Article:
“Lowering the cost of prescription drugs has been one of my top priorities in the Senate, and I’ve been working on it over the past week with my colleagues in the Senate, House, and the White House," Kelly said in a written statement. "We’ve now reached an agreement that will drive down prescription drug prices, lower out-of-pocket costs for seniors, and prevent price gouging. This will be a big win for Arizona seniors and I’ll keep working to get it over the finish line.”

Others were less than effusive.

Rep. Greg Stanton, D-Ariz., implied that Sinema had held up progress on badly needed change.

"I've been pushing for Medicare to use its power to negotiate drug prices since I entered Congress — it will save Arizonans millions of dollars and it's the common-sense thing to do," Stanton said in a pair of tweets. "I'm grateful that after months of negotiations, the last Senate Democratic holdout now understands what it can mean to Arizona. It's time to put people — not Big Pharma — first."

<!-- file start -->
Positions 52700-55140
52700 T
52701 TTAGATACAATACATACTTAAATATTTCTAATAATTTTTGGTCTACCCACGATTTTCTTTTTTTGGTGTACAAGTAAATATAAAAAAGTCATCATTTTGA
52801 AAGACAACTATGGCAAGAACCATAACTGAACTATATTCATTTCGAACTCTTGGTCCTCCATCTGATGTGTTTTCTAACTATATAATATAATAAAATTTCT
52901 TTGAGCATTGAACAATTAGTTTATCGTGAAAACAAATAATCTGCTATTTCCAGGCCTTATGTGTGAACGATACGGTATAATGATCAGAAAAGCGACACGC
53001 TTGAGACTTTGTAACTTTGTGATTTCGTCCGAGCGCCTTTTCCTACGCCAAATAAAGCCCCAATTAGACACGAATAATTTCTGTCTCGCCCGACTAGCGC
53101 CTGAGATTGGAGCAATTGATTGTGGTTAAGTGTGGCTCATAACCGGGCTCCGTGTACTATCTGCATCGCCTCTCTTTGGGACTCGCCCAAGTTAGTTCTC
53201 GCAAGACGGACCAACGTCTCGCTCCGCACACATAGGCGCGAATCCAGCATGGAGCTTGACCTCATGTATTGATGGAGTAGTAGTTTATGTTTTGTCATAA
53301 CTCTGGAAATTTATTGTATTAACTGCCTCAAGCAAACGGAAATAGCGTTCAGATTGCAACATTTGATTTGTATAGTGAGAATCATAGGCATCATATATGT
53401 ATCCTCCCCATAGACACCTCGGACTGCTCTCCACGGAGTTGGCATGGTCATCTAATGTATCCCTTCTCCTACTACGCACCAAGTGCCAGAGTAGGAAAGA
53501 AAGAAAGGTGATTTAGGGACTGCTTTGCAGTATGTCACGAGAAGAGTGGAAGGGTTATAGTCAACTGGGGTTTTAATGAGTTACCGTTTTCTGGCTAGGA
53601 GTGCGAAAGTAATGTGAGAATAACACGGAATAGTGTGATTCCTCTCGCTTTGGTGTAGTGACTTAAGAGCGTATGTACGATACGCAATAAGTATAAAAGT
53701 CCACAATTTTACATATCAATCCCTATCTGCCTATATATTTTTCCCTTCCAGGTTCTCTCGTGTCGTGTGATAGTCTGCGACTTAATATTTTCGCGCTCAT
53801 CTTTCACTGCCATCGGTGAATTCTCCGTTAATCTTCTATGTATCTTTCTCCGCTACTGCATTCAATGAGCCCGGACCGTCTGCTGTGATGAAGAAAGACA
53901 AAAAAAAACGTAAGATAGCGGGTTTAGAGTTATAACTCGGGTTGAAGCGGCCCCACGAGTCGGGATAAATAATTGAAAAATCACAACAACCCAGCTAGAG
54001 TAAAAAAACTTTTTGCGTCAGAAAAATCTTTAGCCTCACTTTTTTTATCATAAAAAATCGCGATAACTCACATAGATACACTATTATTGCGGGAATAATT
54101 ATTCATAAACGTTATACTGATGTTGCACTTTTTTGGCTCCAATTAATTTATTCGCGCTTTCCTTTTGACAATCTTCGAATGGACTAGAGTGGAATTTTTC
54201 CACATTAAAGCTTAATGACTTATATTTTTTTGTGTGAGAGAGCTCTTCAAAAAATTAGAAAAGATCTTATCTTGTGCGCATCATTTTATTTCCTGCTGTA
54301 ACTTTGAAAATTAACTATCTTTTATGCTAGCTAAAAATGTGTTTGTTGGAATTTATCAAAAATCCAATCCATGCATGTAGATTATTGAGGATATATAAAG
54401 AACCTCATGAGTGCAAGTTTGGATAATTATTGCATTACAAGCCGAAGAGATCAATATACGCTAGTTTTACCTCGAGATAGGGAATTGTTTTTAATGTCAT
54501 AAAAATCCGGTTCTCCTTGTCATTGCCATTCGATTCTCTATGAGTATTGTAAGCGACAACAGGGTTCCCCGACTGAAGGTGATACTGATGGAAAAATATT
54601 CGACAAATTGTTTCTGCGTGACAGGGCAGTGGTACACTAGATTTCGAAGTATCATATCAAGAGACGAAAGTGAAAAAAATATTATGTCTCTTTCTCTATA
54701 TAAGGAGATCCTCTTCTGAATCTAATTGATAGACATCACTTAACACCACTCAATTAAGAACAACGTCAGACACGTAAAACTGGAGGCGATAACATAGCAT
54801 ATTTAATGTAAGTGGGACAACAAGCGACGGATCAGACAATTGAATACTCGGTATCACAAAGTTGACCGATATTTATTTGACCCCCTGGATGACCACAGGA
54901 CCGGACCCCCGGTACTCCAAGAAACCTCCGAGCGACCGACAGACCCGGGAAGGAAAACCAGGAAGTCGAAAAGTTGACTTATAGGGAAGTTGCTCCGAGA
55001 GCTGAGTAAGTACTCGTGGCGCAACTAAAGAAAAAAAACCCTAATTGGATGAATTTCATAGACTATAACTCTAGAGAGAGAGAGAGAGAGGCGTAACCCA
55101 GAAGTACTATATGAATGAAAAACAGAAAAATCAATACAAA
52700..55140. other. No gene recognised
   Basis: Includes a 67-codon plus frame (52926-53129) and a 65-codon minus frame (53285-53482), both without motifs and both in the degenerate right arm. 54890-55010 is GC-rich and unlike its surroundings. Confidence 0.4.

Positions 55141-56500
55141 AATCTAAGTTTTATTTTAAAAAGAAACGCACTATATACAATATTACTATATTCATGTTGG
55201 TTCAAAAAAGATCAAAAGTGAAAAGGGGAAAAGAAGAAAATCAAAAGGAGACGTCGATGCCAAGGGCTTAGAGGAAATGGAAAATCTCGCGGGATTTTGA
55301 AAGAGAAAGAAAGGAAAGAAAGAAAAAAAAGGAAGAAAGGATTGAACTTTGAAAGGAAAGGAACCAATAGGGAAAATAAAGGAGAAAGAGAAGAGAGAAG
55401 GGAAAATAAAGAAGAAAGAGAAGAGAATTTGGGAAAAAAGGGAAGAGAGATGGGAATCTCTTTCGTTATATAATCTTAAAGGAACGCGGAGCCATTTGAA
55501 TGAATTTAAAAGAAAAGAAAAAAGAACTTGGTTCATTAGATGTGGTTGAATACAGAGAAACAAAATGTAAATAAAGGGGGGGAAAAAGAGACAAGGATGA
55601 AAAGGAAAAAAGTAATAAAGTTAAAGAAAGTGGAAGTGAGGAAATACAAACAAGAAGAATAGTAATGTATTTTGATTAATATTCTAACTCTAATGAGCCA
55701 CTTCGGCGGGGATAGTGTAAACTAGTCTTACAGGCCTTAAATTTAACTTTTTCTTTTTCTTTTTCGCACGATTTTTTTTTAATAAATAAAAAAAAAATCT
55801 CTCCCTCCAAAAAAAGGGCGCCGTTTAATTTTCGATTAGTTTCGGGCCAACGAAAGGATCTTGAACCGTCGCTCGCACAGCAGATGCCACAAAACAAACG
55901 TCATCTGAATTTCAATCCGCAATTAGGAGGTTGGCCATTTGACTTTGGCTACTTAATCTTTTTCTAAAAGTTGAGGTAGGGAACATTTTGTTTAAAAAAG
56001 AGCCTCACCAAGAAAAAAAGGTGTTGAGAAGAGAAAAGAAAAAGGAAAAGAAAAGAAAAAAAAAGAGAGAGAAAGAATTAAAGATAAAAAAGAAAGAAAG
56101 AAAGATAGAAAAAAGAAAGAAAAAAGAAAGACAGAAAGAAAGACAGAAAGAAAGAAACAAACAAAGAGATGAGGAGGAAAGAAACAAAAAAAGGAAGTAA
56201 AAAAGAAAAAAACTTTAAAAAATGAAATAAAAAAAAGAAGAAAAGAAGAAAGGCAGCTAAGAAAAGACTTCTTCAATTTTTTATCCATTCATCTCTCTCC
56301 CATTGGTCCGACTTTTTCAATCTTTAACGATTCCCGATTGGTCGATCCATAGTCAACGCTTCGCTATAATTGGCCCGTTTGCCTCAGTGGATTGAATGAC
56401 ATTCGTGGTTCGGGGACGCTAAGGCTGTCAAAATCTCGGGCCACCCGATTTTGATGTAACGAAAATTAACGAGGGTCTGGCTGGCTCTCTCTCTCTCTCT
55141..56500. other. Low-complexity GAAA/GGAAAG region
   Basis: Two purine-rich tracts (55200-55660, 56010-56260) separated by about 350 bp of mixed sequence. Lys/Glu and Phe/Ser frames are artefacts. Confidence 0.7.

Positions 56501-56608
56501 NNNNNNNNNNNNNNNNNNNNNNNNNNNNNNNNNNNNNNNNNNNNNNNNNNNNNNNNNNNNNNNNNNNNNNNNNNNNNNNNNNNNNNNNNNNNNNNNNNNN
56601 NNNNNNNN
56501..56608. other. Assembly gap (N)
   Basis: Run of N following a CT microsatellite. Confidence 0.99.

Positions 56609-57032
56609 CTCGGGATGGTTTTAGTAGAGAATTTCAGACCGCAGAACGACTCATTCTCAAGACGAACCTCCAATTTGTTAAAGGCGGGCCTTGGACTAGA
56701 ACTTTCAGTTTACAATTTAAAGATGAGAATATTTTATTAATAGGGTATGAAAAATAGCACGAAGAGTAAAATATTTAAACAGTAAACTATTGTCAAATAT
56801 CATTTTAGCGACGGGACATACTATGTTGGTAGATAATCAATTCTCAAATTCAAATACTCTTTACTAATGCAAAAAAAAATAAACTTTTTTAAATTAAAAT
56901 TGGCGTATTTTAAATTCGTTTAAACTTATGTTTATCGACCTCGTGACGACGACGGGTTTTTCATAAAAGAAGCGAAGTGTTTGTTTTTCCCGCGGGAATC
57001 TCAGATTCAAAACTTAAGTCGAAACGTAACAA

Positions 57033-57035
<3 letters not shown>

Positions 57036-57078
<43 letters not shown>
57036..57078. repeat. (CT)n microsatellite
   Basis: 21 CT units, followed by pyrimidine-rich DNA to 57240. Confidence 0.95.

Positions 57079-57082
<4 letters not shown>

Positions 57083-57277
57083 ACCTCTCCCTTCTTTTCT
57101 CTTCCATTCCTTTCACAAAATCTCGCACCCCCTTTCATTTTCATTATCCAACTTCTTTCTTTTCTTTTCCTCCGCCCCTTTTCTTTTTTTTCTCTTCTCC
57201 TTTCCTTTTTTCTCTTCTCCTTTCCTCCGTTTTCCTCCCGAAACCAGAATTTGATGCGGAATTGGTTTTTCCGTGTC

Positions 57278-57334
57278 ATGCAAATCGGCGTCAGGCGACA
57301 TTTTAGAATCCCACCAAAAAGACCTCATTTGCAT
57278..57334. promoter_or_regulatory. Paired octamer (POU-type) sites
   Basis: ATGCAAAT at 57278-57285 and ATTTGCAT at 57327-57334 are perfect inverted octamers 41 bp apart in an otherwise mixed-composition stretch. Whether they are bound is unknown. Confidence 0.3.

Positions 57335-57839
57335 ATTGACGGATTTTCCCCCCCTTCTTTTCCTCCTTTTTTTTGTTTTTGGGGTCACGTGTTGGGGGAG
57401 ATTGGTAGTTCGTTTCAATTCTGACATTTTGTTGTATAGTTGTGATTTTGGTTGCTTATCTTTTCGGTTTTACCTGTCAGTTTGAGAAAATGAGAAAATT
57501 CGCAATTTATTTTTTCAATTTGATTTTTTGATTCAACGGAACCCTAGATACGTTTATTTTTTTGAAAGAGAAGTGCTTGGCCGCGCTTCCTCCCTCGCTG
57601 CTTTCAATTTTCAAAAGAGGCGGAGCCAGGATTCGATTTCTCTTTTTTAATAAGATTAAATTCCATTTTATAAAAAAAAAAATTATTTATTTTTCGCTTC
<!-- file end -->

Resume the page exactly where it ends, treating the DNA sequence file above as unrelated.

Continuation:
The CEO of AARP, which bills itself as the nation's largest advocate for seniors, praised a deal to negotiate prices as a step in the right direction.

“There’s no greater issue affecting the pocketbooks of seniors on Medicare than the ever-increasing costs of prescription drugs. For decades, seniors have been at the mercy of Big Pharma. Allowing Medicare to finally negotiate drug prices is a big win for seniors," Jo Ann Jenkins said. "Preventing prices from rising faster than inflation and adding a hard out-of-pocket cap to (Medicare) Part D will provide real relief for seniors with the highest drug costs. Lawmakers must work quickly to turn today’s announcement into a legislative reality that delivers on the promises made to older Americans."